I recently finished a book series called Young Samurai by Chris Bradford. Seven books tell the story of Jack Fletcher, an English boy shipwrecked off the coast of Japan. Jack learns how to adapt to Japanese life as a samurai warlord’s ward, and eventually picks up well-guarded ninja skills as well. Though Young Samurai is a riveting book series, filled with adventure, suspense, and humour, it is the Japanese short form of poetry-haiku, that I will be shedding some light on in this post.

The essence of haiku is capturing nature’s subtle beauty in a cutting, plain manner. Often haiku are written about different seasons.

Here are a few haiku of my own.



Branches sway in wind

Snow cloaking the frozen ground

Bare land everywhere



Flowers bloom from buds

Animals scamper outside

Dew coats morning grass



Hot sun bakes the ground

Creatures look for cool reprieve

Shades of brown and red



Golden and maroon

Trees wreathed in colorful robes

Leaves blanket the earth

You Are Wanted

You know those days when nothing goes your way? The days when the sun beats down on you, but all you feel is biting cold? The days when you’re cocooned in your own despair and shame, and nothing your loved ones do can help?

You do know these days. And you aren’t alone. Coming in second isn’t losing. Failing once doesn’t mean the world is going to end. That one special person ignoring you doesn’t mean you aren’t loved. That person is just missing out.

Sometimes, you aren’t half of what you claim to be. Most times, you’re much more. And if there’s one thing I’ve learnt, it’s that you shouldn’t forget you’re worth more than life to someone, somewhere in the world. No one is useless. There are the “uncool”, the underprivileged, the homeless, the sick…whoever you are, you have a purpose. You have the right to live, and to do it on your own terms. Don’t let anyone take that away from you.

It doesn’t matter what you look like- we’re all just skin, bone and flesh moulded in different ways. It doesn’t matter how far you are educated; because clearly an illiterate person with a compassionate heart is far more learned than an unfeeling, snooty scientist. It doesn’t matter what your family history is, because you are your own person. You have the capability to change the world. Whether for the better or the worse, it’s up to you.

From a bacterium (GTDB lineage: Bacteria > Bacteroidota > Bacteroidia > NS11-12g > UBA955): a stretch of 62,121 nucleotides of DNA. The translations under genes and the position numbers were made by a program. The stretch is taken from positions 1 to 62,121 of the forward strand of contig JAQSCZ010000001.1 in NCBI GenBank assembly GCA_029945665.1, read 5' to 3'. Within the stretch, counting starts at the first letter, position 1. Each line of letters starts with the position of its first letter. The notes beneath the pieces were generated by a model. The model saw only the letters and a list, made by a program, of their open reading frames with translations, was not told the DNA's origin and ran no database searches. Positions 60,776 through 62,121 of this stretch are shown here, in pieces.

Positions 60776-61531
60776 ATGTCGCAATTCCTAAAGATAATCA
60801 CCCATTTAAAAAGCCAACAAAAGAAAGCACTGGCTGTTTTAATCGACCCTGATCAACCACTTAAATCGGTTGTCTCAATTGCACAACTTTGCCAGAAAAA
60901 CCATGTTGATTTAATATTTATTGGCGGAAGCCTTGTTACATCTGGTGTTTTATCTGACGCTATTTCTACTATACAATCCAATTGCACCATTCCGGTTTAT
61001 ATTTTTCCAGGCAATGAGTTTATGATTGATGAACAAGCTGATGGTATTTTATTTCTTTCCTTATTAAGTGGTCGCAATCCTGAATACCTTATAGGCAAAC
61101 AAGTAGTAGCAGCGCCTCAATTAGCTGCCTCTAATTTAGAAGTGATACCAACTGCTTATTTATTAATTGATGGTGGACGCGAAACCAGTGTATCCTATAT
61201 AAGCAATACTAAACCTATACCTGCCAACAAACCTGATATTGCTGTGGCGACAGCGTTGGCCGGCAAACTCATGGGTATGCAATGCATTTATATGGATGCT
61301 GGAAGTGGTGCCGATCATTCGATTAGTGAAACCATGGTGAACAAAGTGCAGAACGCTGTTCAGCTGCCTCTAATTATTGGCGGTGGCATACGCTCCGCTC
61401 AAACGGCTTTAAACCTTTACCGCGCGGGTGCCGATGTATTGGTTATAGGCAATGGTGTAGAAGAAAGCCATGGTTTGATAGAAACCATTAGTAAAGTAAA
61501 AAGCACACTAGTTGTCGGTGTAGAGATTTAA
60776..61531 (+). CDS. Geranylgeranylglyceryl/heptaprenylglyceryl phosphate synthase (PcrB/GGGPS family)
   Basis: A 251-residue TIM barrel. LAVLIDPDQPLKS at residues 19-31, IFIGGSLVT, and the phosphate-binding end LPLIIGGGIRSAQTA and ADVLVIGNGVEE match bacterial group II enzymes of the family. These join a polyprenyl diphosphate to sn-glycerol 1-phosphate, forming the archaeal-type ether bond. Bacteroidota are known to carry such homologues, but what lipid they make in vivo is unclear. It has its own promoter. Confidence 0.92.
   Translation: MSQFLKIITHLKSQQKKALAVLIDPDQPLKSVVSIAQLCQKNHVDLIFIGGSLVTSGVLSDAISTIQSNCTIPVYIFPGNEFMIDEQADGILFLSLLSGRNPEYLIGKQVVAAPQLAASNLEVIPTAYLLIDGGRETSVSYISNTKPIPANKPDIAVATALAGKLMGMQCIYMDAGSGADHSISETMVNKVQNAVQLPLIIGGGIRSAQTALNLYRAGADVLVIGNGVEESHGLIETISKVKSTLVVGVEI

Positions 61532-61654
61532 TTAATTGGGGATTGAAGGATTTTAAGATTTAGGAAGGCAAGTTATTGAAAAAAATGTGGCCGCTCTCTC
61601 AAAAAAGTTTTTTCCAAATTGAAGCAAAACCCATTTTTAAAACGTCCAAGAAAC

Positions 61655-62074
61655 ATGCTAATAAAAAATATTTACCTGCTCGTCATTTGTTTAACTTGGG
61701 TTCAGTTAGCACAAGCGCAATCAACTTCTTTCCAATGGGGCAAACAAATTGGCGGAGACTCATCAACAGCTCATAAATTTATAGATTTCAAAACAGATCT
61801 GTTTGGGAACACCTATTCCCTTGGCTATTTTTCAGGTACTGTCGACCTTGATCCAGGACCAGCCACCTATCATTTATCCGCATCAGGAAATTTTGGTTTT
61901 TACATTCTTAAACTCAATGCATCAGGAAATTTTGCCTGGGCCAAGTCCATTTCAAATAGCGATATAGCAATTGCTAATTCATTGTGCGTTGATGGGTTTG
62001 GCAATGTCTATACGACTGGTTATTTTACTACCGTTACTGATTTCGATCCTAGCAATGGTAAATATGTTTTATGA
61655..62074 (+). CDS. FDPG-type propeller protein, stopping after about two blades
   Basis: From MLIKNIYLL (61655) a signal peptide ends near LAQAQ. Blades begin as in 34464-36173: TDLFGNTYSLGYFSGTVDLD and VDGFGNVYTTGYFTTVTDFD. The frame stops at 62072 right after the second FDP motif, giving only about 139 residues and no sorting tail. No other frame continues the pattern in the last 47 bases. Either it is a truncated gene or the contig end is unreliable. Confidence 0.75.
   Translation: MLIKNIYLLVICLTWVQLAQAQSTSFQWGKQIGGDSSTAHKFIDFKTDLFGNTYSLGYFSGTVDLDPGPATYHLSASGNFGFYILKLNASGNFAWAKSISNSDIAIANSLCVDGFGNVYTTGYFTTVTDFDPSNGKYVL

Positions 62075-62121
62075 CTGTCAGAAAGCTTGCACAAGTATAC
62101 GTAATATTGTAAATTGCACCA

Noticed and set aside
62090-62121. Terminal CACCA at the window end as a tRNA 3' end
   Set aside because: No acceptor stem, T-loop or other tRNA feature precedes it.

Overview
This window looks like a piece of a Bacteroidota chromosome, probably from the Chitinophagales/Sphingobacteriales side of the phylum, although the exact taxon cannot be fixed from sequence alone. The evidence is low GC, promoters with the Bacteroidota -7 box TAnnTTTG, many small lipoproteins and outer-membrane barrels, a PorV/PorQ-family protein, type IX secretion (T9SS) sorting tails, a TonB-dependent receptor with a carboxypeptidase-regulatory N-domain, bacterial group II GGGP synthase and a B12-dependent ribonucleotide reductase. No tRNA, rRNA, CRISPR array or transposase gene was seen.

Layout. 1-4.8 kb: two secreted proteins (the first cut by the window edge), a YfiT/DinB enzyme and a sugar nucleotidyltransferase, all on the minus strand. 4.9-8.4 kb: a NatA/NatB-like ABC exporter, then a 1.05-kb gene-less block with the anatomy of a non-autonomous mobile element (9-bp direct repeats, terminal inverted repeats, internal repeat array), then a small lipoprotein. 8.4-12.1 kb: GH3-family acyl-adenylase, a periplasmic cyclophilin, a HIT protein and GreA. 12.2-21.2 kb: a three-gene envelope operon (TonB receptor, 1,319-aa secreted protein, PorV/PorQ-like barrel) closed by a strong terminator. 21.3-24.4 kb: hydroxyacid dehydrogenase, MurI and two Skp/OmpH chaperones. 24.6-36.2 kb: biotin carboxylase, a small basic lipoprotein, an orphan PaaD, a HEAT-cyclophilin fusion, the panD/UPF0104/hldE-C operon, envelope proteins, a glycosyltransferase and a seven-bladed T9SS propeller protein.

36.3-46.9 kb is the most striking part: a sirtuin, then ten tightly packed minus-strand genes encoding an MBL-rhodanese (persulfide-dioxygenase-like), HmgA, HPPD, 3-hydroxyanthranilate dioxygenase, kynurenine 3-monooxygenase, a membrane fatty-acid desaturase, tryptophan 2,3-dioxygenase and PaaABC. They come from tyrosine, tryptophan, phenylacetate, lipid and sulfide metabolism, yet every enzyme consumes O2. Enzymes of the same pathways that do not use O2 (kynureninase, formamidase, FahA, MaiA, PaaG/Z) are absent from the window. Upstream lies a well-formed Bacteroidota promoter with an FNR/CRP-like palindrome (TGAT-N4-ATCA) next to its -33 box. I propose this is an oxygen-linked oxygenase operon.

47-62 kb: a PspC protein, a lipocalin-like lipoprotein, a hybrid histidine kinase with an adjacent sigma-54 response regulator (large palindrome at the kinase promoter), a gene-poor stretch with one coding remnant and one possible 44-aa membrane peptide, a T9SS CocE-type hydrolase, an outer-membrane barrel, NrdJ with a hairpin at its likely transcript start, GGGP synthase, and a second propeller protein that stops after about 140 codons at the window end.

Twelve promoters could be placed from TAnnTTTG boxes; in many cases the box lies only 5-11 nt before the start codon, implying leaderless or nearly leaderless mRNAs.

So please don’t throw this chance away. Keep breathing. Keep riding the tides of change. Your life isn’t going to be a perpetual cakewalk. But that also means bad times won’t last. There’s this thing called hope. Sometimes we call it “light at the end of the tunnel”, sometimes “the only thing stronger than fear”. Why has the human mind been designed to hope? We are creatures that control our own futures. And a future without goodness, without salvation, without forgiveness, is unimaginable.

Negativity is natural. We have to train ourselves to filter our thoughts, our words, and our actions. We hold our futures, and the futures of others in our hands. We need neither power, nor wealth, to be able to make a difference. Experiences are worth more than material things. Donating to charity puts a person higher on the happiness meter than purchasing a gold-plated toilet.

So invest in others’ satisfaction. Don’t let anyone rule your mind. You are an individual with your own beliefs, values, and heritage, and that’s nobody else’s business. So don’t let them meddle in things that don’t concern them. And take solace in the fact that everything is temporary.

Some will mock you, others will mourn you when you’re gone. Swimming against the current is always harder than going with the flow. The mind is a curious thing, especially in the fact that everyone’s is different. It’s impossible to make everyone happy. So why not begin with only yourself? You are the only one who will always have to live with your decisions. All other naysayers and well-wishers, rewards and setbacks, are immaterial. A will of steel, a considerate disposition, and calculated determination are all you need to overcome all the odds.

So take a stand. Do what you love. Learn to adapt, and to bounce back.